First, applied services trade policies in the areas of cross-border trade, investment, and movement of people are typically more liberal than the EU’s commitments under WTO’s General Agreement on Trade in Services (GATS) prescribe. Second, unlike for goods trade, there is no uniform EU services trade regime for suppliers from outside the EU. Hence, upon leaving the EU, access for UK service providers will deteriorate in ways that differ across EU member states, sectors, and modes of supply.
Professor Winters of the UKTPO told us in oral evidence that a third complicating factor was the complex interaction of the four different modes of supplying services on which the WTO’s rules are predicated. However, bearing in mind these provisos, he was able to tell us that:
If we dropped back to so-called World Trade Organization rules […] [UK service-providers’ access to the Single Market] would not be what is written down in the [EU’s WTO] schedules. It would be something more liberal, but it would be considerably less liberal than what we get at the moment in the single market. The financial services sector is one where we hear a lot about passporting, but there is a similar sort of regulation, I understand, about broadcasting. As you go through the various sectors there are things that we are able to deliver single market but are clearly not possible if we relied on the MFN position. So, no, I do not think it would just be the same. Most people think it would be very different.
The Law Society told us that the EU’s schedule of commitments under GATS includes a whole slew of restrictions on legal practice which vary among member states. Some EU jurisdictions operate nationality requirements. In some cases right of audience before EU courts could be lost by UK lawyers. There might also be problems regarding clients’ ability to benefit from legal professional privilege.
149.We heard from the law firm Hook Tangaza that:
Less than a quarter of the WTO’s 164 Member States have made commitments in legal services and none of those that have, match the quality of the UK’s access to the EU, which is based on full national treatment. Some large countries, such as India, are closed markets; and many other emerging markets severely limit access to foreign lawyers. The US market is fragmented and access ranges from good in some states through to impossible in others.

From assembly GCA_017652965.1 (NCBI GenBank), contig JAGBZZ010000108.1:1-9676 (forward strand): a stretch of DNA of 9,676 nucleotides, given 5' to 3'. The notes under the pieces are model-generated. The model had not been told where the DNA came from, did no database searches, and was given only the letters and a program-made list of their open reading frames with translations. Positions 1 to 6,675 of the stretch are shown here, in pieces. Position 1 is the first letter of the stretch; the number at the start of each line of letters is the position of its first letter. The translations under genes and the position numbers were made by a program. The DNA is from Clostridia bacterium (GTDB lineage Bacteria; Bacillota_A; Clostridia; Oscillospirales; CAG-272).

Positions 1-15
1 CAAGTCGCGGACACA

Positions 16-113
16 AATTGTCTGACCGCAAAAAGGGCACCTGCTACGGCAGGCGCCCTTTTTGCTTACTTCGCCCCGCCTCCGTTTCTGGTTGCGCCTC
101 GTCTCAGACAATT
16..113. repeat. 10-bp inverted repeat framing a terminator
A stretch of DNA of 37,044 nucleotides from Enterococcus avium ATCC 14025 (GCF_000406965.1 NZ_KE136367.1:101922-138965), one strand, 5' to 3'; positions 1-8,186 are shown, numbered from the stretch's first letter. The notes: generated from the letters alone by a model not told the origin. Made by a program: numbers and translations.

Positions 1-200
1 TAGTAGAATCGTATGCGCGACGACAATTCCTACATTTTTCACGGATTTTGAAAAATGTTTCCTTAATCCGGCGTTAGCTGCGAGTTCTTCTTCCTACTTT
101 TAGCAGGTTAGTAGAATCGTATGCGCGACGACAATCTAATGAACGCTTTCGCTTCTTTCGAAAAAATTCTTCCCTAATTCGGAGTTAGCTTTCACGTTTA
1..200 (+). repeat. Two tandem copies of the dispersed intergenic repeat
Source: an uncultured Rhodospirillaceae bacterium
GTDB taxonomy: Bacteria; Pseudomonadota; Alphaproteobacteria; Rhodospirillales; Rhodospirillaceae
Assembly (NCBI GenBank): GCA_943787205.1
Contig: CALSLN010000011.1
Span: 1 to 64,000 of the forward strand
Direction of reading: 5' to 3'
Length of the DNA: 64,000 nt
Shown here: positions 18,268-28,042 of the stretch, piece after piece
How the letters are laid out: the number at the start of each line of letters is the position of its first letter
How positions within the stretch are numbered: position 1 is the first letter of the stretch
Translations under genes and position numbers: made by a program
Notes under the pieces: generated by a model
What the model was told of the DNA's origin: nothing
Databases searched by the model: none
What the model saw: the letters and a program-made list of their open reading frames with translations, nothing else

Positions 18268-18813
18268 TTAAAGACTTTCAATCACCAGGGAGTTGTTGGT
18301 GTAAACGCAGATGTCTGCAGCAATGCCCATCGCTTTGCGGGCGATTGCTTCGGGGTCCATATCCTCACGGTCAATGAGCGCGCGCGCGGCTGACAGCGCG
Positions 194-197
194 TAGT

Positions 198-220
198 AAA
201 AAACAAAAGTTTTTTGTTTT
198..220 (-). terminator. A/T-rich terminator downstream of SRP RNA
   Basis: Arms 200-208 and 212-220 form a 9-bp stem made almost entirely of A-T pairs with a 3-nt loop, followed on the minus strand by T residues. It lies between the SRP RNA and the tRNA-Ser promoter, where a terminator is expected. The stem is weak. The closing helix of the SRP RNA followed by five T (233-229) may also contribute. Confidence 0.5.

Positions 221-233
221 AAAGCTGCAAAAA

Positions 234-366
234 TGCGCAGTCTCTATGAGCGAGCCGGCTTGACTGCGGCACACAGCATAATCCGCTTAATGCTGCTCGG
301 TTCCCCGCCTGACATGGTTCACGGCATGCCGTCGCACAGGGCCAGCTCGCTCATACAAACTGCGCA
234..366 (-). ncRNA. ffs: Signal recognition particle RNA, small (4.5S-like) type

150.Trading in financial services under WTO rules alone would mean the loss of passporting rights, with no agreed substitute arrangement to fall back on. Thus, as Professor Moloney of the LSE told us, “there probably would not be any difficulty in setting up subsidiaries or branches, but the financial actor in question would be subject to the relevant law of whatever member state they were operating in.” Professor Moloney explained that there would also be another significant effect of trading under WTO rules alone:
[I]f I am a broker in the EU, there are EU rules governing how I interact with the rest of the world. For example, if I want to trade derivatives, let’s say, on a London exchange—and London is our third country—unless the UK has equivalent status, I cannot trade on that market. That is bad for the EU but also troublesome for the UK […]
151.Mr Heath of the Daily Telegraph told us that the “worst-case scenario” for the City of London as a result of trading under WTO rules alone would be the loss of around 10,000 jobs.
152.Some attempts have been made to quantify the likely impact on the UK economy of trading under WTO rules alone. The UKTPO told us that: “The Institute for Fiscal Studies’ synthesis of various models suggested that—under a ‘WTO rules’ scenario—trade between the UK and EU will fall between 17 and 29 per cent and GDP by between 2.6–3.1 per cent”. At 2016 prices, this would amount to a loss of between £48.6 billion and £58 billion, equivalent to between £741 and £884 per head of population. Such figures were contested by other witnesses.
153.An important constituent part of the effect on the economy will be that on direct investment. Here again, however, there seems to be little or no absolute certainty.
154.Where one WTO member is alleged by another to have broken the WTO’s rules, disputes procedures can be invoked to settle the matter. This is a judicial system, ultimately administered by the Dispute Settlement Body—which is the same body as the WTO’s General Council, on which all members are represented. Mr Abbott explained that in respect of disputes procedures:
[T]he WTO isn’t the same thing at all as the ECJ. The ECJ is a whole jurisdiction and it is clear there that they make legal rulings and so on. The WTO system has judicial elements and it has political and practical elements. You don’t have judges. You have an appellate body that has some judicial experience, and they produce rulings on interpretation of the WTO law.
155.Mr Abbott told us that, under the WTO procedure, “We have had 400 or 450 disputes in the last 20 years and most of those have been resolved one way or another.” Nevertheless, “There are still one or two cases that are well known where you could argue it hasn’t really worked”.